In addition to her forthcoming book, Shockley is the author of “Changing History: Virginia Women Through Four Centuries” (with Cynthia Kierner and Jennifer Loux), Library of Virginia Press, 2013; “The Captain’s Widow of Sandwich: Self-Invention and the Life of Hannah Rebecca Burgess, 1834-1917,” New York University Press, 2010; and “‘We, Too, Are Americans’: African American Women in Detroit and Richmond, 1940-54,” University of Illinois Press, 2004.
3,000,000th volume: “Rehabilitation After Traumatic Brain Injury” By Blessen C. Eapen and David X. Cifu Event: April 3, 3-4 p.m., Tompkins-McCaw Library for the Health Sciences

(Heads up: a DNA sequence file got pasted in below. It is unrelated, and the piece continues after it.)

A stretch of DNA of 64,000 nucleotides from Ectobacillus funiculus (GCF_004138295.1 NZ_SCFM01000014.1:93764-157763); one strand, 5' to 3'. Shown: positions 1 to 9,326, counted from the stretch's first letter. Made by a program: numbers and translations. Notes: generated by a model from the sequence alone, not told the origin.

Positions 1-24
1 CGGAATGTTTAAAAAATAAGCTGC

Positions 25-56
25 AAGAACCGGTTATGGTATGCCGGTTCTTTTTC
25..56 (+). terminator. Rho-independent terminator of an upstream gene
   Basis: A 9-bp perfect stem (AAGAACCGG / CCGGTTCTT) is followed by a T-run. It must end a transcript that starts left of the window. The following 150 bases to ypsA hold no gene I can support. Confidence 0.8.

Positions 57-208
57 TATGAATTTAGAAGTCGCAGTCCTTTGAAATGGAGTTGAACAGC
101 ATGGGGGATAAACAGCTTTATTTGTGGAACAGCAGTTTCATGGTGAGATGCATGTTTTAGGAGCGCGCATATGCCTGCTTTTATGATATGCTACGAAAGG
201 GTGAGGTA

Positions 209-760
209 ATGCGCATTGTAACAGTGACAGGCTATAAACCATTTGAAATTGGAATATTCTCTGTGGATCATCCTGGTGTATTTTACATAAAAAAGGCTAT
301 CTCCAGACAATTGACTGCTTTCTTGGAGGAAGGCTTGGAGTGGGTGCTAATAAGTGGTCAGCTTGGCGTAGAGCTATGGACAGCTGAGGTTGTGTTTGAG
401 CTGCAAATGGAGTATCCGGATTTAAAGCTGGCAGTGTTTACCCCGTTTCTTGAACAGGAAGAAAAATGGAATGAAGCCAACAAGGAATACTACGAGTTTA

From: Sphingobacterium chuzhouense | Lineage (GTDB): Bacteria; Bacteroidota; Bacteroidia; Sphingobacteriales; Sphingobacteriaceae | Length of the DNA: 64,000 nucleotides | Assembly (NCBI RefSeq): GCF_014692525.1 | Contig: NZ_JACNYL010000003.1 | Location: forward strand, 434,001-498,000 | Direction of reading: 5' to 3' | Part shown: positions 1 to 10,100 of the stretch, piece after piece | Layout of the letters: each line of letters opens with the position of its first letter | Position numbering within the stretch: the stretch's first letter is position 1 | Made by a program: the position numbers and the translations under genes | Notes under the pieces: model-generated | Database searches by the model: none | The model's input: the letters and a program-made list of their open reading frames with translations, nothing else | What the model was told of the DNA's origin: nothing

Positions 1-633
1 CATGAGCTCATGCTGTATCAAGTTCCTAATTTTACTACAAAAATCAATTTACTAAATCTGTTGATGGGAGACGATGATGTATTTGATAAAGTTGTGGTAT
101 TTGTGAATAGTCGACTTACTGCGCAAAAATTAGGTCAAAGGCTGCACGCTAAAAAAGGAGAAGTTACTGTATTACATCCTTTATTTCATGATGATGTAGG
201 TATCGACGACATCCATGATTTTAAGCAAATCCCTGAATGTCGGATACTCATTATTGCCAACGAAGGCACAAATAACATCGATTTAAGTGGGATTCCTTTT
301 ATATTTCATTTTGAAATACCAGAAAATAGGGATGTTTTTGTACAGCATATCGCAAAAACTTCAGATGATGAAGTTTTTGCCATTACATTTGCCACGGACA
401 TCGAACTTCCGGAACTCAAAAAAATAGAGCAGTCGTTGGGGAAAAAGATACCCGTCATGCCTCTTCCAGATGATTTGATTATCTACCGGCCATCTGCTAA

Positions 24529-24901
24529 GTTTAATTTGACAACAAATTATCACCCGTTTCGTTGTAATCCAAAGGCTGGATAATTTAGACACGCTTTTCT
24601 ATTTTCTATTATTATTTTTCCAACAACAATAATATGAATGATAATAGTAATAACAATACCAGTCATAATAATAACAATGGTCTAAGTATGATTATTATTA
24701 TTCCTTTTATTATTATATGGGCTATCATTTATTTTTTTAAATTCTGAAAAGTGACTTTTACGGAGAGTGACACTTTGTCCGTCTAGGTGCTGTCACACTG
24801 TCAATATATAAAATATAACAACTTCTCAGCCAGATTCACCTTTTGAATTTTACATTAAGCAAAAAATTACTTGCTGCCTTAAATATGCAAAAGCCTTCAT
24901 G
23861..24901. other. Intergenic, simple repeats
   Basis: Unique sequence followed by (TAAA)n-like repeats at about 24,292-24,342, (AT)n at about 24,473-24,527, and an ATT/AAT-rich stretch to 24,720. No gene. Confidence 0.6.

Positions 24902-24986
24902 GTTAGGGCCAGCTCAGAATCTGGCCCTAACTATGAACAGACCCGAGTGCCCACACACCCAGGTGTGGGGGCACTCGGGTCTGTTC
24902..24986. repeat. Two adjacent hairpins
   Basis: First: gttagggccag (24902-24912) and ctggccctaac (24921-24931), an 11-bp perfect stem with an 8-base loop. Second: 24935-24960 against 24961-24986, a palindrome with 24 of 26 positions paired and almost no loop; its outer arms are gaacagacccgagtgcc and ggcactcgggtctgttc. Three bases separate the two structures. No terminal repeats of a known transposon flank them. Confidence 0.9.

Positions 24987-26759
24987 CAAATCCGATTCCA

This seminal work is based on Cifu’s years of research and leading-edge practice in the treatment of traumatic brain injury. It includes current translational research conducted at VCU, and is a guide to best practices for rehabilitation following traumatic brain injury. The authors provide a thorough review of rehabilitation for an array of patient populations to assist them in regaining independence and life skills. The work will be an important addition to Tompkins-McCaw Library’s Traumatic Brain Injury (TBI) collection, one of VCU Libraries’ Collections of Distinction — a designation within the libraries for an important area of focus in collecting.